When he told me this, I was (still am) very upset. Not at him, but at you, NPR, at my managers there, at the system that allows this sort of injustice to continue, despite your own detailed, historical knowledge of gender inequality. Granted, he negotiated his salary while I did not. But that is no excuse for an employer to take advantage of the female propensity not to ask for what she’s due. That is no excuse for the managers and HR staff who knew the salaries of all their designers and yet did nothing to rectify these blatant discrepancies.
I have good reason to fear. Look what happened to her: Jill Abramson Fired For Seeking Equal Pay
As I sit here penning this, I am worried. Worried that my NPR friends will think I’m petty and whiny. Worried that they’ll think I’m making a mountain out of a molehill. Worried that they’ll wish I would just shut up and get the fuck over it already (I mean, really, Callie. It’s been over three years!).
Worried that they won’t want to talk to me anymore. Worried that my current or future employers might see this open letter and think twice about me. For fear I’m too much of a rabble rouser or a loose canon or an outspoken force (or, god forbid, a pushy bitch) that they’d rather not reckon with. But then I think again, about others instead of myself. About my daughter, my granddaughter, my niece, and my female friends. And their daughters and female friends, too. About my former female students who looked up to me as a woman leader in design and technology. About the younger female designers I work with at Microsoft now who look up to me, too. About my female friends still at NPR, who may very well be making less than their male counterparts and not even know it because 1). they don’t think to ask or worse, are scared to; and 2). NPR managment chooses not to voluntarily enforce equal pay for equal work, despite laws that require them to do so.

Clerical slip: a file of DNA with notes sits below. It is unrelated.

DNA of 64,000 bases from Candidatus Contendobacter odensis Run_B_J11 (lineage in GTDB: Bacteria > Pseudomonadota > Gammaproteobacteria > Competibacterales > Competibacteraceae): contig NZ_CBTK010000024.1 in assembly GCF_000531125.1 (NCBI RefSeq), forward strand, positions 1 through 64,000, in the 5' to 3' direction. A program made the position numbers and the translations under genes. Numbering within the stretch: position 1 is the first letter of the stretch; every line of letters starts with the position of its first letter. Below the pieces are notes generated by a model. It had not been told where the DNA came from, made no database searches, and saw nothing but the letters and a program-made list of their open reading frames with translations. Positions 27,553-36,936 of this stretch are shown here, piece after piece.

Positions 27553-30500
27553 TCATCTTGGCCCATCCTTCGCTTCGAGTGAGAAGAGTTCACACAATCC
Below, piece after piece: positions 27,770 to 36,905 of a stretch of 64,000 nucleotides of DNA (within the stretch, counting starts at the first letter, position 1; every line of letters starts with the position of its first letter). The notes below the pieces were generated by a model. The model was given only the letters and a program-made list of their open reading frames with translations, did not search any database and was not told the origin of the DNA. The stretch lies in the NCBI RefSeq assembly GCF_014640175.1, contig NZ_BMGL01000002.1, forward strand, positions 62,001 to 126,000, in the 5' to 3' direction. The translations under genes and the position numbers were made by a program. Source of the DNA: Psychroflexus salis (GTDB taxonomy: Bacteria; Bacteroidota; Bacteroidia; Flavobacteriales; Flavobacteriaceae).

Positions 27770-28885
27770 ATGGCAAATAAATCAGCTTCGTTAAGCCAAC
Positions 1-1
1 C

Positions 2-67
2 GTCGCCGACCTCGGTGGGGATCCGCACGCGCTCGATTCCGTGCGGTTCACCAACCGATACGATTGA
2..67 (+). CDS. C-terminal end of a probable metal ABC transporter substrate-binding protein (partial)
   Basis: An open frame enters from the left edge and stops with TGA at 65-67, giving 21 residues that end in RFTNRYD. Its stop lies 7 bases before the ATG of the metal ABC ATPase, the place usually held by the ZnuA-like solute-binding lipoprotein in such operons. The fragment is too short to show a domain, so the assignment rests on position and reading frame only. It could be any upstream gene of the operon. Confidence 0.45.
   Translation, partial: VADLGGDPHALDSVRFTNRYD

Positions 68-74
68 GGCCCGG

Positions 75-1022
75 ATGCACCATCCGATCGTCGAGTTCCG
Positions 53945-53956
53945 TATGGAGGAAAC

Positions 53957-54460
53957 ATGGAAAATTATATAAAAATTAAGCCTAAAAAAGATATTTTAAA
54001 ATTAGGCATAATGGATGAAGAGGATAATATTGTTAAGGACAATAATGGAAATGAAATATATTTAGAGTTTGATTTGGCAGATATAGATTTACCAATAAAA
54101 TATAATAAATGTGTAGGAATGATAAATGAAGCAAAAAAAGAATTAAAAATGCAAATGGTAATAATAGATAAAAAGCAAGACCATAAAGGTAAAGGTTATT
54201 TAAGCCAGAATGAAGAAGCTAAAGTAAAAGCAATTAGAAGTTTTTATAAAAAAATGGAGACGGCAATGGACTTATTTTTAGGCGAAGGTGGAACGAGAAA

I think about well-behaved women not making history and Sheryl Sandberg leaning in. I think about Susan B. Anthony and Gloria Steinem and Rosa Parks and Anita Hill and how it’s more important to me to be like them than to be liked by others. I think about all the other ways females are discriminated against. I think about how if you’re not part of the solution, then you’re part of the problem. About how writing increases knowledge. About how in knowledge, there is power. About how power often gives rise to solutions.
Then I realize I have no choice but to write. To speak up. To lean in. To cry out. To call farce. To get mad. To get fucking pissed off. And then, to take action. So here I am, NPR. Writing, for everyone to see. I love you still, but if you haven’t already, practice what you report. Do what’s right by paying women what they’re due, whether they ask for it or not.